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RECREATION & PROTECTED AREAS

The Choctawhatchee is considered one of the Top 40 Best Rivers in the U.S. for Float Trips of a Week or More. (source: Canoe-camping.org)

With reasonable flow, nearly 150 of its 170 miles is floatable. Access is varied but improves as the river gains in size.  “Surprisingly the river even encompasses some “white water” sections on its upper west fork, which is unusual for South Alabama.” (Wills)

The Choctawhatchee River in one of Florida's outstanding canoe trails. Like the Yellow River, there is good canoeing on the Alabama portion of the river.

Choctawhatchee is free of major impoundment, so the flow will fluctuate with seasonal rainfall, and sudden rises may result from heavy rains.

There are several points of interest in Florida as well. Holmes Creek, the most significant tributary to the lower Choctawhatchee is part of the Florida Canoe Trails System.

There are several public access springs including Ponce De Leon Springs State Park and Vortex Blue Springs (a private facility that offers diving), among others. Falling Waters State Recreation Area holds Florida’s only waterfall. (NRCS –appendix)

One of the most scenic places to view the river is Fowler Park in Geneva, AL. This park sets in the spot of land between the junction of the Choctawhatchee and Pea Rivers. During times of low water the wreck of a steamboat used during the Civil War can be seen along the opposite bank of the Pea River at this junction. It reminds us of a time when the river was used to export local goods to sea. The park also contains a very pretty little spring fed pond filled with cypress trees. Beautiful Spider Lillies bloom along the edge this pond in the summer. The park also contains an old rail bed which has been turned into a hiking/biking trail. People also hike on the levee near the river.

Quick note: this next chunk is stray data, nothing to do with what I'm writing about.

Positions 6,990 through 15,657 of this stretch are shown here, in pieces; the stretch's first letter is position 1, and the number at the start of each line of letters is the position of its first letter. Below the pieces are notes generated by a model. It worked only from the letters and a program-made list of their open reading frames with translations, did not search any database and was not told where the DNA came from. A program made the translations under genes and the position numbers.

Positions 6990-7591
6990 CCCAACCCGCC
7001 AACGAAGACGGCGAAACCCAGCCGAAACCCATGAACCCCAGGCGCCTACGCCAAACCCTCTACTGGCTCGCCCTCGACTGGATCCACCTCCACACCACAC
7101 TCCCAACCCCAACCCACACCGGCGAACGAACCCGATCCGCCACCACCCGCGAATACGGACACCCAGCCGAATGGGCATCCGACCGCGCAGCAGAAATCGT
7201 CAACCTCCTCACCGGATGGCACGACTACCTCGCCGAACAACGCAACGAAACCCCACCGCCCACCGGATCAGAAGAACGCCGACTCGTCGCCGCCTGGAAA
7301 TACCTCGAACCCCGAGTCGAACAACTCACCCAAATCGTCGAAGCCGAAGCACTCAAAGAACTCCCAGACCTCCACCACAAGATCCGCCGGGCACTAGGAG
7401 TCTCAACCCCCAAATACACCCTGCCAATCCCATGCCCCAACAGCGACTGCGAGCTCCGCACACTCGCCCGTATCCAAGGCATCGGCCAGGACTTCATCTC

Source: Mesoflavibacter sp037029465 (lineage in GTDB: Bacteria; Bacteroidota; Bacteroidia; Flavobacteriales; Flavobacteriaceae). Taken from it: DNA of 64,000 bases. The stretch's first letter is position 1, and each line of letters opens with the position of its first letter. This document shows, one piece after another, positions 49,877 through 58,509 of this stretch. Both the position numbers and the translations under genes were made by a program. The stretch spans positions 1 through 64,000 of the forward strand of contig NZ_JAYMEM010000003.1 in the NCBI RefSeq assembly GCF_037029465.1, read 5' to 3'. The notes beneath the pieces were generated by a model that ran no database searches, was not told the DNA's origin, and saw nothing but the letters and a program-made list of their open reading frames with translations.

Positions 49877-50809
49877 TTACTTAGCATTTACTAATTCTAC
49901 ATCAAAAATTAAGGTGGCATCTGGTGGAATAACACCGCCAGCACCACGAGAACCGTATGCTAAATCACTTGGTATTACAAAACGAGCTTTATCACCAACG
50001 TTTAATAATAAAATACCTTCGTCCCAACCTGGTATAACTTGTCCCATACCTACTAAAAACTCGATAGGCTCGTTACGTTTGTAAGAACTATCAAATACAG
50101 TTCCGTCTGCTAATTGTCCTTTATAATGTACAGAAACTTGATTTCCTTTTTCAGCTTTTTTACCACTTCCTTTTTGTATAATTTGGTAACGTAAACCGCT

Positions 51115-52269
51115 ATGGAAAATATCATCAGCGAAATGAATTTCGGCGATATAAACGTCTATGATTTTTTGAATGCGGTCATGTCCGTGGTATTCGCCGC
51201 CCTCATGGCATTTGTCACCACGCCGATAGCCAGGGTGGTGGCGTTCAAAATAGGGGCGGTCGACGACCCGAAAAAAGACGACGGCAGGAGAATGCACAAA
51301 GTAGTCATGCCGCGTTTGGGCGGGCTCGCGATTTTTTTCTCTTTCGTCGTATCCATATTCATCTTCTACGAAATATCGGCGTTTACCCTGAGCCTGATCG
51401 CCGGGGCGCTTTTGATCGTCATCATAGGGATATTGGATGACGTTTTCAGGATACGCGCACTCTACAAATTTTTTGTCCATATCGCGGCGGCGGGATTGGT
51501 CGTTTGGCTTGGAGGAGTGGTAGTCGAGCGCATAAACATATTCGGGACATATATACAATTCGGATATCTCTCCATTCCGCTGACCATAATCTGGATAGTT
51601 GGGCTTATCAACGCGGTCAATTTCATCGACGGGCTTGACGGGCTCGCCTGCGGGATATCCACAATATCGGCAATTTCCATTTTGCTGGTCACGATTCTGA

The most notable feature of the park is its Live Oaks which just happen to range north this spot. The park contains a gigantic moss-draped Live Oak known as the Constitution Oak. This evergreen tree has been growing at least since the time that our constitution was drafted in the late 1700’s. It is one of the largest, if not the largest, Live Oak in Alabama. Its trunk would take 3 to 4 people to encircle it and its gigantic limbs spread out like an octopus. It resembles a mushroom when viewed from across the lawn. It is an awesome experience to sit under the ancient boughs of this tree and listen to the tree frogs singing overhead. Fowler Park can be reached by following State Highway 52 West to Geneva. Take a left at the first light. Pass City Hall and take a left one block later. Take another left one block later (again) and follow this road into the park. For more information, call the Geneva City Hall at (334) 684-2485.

PROTECTED AREAS

There is very little public land along the Alabama parts of the river. 

Blue Springs State Park in Barbour County is a small 103-acre park with some large springs that have been developed for swimming. The spring runs flow to the West Fork of the Choctawhatchee and offers some nice views of moss-draped bottomland hardwood and beech-magnolia forests. (from Wills)

Cypress Springs, a 70,000 acre state owned wetland conservation area near Ebro, FL, contains great examples of old growth cypress trees and serves as a refuge for the black bear. “These trees take 5 to 6 people to circle their bases and they have “knees” 6 feet tall.” (Wills) This spring provides much of the flow for the Holmes Creek Canoe Trail.

   

 

 

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